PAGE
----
3 Legal Ways Canadian Filmmakers Can Protect their Work

The movie industry is booming, even after the pandemic changed the way we enjoy new releases. While cinemas and theaters seem to be barely holding on, the rise of streaming platforms allowed filmmakers to continue their work and push out new amazing movies. 

Still, the end-users don’t really understand just how much work and man-hours go into producing masterpieces like the Marvel Cinematic Universe or Anne of Green Gables. Plus, after investing months into creating wonderful visual worlds that will mesmerize the audience, filmmakers also have to worry about legal issues like Intellectual Property (IP).

While all authors are considered covered by default by the copyright laws, when it comes to such an expensive product as a film, it’s best to get the lawyers involved. The filmmaking product and procedures are unique for each production, and if you want to protect your work, you have to use proper legal methods. 

If you are ready to let the world discover your amazing work, you have to take a look at the legal methods of protection available in your country. For instance, if you are filming a Canadian production, there are three main options to consider:

#1: Moral Rights

The moral rights definition tells us that the author of an original work has the right to ensure the intent behind their creation is fully preserved. Therefore, their work can’t be used in adaptations without their explicit consent and approval of the final project. 

Moral rights were designed as a method to protect the author’s reputation against unapproved alterations of their work. This means that a filmmaker cannot base their work on a book or script without consulting with the author first. If they forgo this obligation, the author has the right to sue if they don’t agree with the filmmaker’s point of view with regards to their original work.

The same goes for a movie. If the author doesn’t give explicit consent, the material cannot be altered or used as an inspiration to create follow-ups to the original work. 

#2: Copyright

In Canada, every author of an original work benefits from copyright. This means that, if they can prove they are the original author, they are protected by default by the Canadian copyright laws. Plus, these laws protect a wide range of people from creatives and authors, to filmmakers, and even software developers. This type of legal protection allows artists and creatives everywhere to make a living off their work and continue with their mission of making the world a better place through their craft.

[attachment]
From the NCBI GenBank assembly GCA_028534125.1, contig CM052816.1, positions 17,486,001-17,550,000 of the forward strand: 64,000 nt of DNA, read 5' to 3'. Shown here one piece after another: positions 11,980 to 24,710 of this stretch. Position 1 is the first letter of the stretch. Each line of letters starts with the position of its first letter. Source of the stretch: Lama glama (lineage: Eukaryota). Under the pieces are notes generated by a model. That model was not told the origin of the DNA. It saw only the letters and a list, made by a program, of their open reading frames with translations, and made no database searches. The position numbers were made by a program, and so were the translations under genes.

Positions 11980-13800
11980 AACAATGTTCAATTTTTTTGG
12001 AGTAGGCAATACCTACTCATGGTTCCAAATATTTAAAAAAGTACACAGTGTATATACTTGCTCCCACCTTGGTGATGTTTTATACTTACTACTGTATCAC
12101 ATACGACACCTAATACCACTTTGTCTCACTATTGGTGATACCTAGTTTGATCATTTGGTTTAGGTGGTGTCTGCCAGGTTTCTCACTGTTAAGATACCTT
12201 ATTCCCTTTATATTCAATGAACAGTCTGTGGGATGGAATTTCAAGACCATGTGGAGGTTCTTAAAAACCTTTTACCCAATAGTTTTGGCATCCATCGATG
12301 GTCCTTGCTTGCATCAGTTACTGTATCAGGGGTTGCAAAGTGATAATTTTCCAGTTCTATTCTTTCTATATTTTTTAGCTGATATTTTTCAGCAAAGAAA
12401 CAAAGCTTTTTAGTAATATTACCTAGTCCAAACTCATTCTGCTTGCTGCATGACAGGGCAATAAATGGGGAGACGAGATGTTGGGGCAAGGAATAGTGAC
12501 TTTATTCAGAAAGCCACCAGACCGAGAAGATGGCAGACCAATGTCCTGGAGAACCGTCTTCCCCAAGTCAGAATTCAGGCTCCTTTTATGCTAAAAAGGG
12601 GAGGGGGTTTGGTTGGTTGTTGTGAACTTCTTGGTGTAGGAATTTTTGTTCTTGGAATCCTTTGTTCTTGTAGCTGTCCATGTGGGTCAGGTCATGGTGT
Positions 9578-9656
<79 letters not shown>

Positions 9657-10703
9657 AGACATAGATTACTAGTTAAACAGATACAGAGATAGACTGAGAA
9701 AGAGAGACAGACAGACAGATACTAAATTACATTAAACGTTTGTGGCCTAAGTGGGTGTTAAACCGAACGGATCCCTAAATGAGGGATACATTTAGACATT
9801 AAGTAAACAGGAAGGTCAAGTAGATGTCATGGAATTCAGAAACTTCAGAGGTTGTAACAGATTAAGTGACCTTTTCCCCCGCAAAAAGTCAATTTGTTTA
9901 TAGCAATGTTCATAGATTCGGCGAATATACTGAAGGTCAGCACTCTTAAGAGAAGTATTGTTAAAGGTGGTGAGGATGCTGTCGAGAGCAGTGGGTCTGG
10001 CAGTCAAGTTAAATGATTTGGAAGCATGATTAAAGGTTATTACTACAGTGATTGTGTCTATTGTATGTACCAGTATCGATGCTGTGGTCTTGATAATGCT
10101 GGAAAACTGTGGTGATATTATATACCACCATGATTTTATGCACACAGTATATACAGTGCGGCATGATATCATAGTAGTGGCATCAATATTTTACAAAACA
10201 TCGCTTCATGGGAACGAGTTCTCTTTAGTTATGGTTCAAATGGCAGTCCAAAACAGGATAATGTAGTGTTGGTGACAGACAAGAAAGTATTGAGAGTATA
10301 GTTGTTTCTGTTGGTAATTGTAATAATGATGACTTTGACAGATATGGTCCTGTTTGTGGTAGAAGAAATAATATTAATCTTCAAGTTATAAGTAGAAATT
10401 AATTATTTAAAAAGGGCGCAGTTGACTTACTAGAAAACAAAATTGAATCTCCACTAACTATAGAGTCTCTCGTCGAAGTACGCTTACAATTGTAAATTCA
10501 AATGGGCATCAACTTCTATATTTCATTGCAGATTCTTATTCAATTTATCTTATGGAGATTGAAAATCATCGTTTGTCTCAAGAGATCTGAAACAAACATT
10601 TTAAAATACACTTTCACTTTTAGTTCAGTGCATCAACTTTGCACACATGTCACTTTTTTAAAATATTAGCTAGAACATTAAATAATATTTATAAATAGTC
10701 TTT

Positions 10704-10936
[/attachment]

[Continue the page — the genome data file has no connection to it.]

However, if you want bullet-proof copyright protection, it’s best to apply for copyright with the local IP authorities. Filmmakers can even copyright different elements such as the script, the screenplay, or the characters (to name a few). 

#3: Trademark

Have you noticed how anyone who wants to use the word Marvel on their merchandise or in commercials, has to pay a license fee? That’s because Marvel is a brand protected by trademark law. 

While trademarks don’t protect original works (like copyright does), filmmakers can use trademarks to protect the brand that’s assigned to the film. They can also trademark the name of the production company or any specific symbols associated with the movie production.  

Wrap Up

Being a filmmaker or an actor doesn’t necessarily guarantee your success. Still, there are quite a few Canadian actors who managed to climb the ladder to success and became incredibly well-paid stars


However, in order to get there, both the actors and the movie producers had to learn how to protect their work using the legal tools at their disposal. This step is crucial if you hope to share your work with the entire world!


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